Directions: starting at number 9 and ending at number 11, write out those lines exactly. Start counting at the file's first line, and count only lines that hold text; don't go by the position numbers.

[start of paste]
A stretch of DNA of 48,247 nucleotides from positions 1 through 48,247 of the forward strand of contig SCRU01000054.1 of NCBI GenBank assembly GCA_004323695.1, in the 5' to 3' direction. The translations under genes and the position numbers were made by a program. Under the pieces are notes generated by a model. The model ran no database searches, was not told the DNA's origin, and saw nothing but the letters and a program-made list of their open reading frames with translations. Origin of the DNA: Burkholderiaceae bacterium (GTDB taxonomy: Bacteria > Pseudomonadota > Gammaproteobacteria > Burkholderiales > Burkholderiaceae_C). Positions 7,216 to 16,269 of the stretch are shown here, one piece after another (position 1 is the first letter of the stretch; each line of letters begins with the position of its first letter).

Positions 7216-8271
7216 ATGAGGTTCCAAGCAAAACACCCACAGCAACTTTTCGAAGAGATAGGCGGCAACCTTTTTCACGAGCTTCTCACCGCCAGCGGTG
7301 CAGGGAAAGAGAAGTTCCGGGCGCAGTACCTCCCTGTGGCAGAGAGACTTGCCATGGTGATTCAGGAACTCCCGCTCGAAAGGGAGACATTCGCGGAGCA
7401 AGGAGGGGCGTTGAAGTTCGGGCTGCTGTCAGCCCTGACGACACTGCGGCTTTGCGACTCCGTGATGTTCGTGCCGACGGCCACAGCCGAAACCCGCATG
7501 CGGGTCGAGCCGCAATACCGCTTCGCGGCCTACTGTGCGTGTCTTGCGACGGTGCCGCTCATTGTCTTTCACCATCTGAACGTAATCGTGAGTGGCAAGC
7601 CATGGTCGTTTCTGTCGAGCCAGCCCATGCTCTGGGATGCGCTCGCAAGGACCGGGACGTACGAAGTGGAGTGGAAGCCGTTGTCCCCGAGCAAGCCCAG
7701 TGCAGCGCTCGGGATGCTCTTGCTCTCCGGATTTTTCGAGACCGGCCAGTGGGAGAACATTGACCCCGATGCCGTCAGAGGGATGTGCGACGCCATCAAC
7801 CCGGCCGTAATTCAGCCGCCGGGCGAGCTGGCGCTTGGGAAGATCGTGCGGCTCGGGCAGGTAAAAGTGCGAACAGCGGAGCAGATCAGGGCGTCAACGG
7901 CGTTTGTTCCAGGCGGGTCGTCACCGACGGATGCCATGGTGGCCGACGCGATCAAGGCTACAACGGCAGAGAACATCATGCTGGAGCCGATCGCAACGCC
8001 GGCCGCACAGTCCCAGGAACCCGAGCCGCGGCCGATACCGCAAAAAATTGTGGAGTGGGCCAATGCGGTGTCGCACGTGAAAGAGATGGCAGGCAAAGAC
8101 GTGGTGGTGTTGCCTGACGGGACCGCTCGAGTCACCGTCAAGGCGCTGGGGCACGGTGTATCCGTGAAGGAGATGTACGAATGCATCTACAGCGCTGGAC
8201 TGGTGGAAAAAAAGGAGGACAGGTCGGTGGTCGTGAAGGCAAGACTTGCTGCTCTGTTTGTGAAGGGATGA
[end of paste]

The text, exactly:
7801 CCGGCCGTAATTCAGCCGCCGGGCGAGCTGGCGCTTGGGAAGATCGTGCGGCTCGGGCAGGTAAAAGTGCGAACAGCGGAGCAGATCAGGGCGTCAACGG
7901 CGTTTGTTCCAGGCGGGTCGTCACCGACGGATGCCATGGTGGCCGACGCGATCAAGGCTACAACGGCAGAGAACATCATGCTGGAGCCGATCGCAACGCC
8001 GGCCGCACAGTCCCAGGAACCCGAGCCGCGGCCGATACCGCAAAAAATTGTGGAGTGGGCCAATGCGGTGTCGCACGTGAAAGAGATGGCAGGCAAAGAC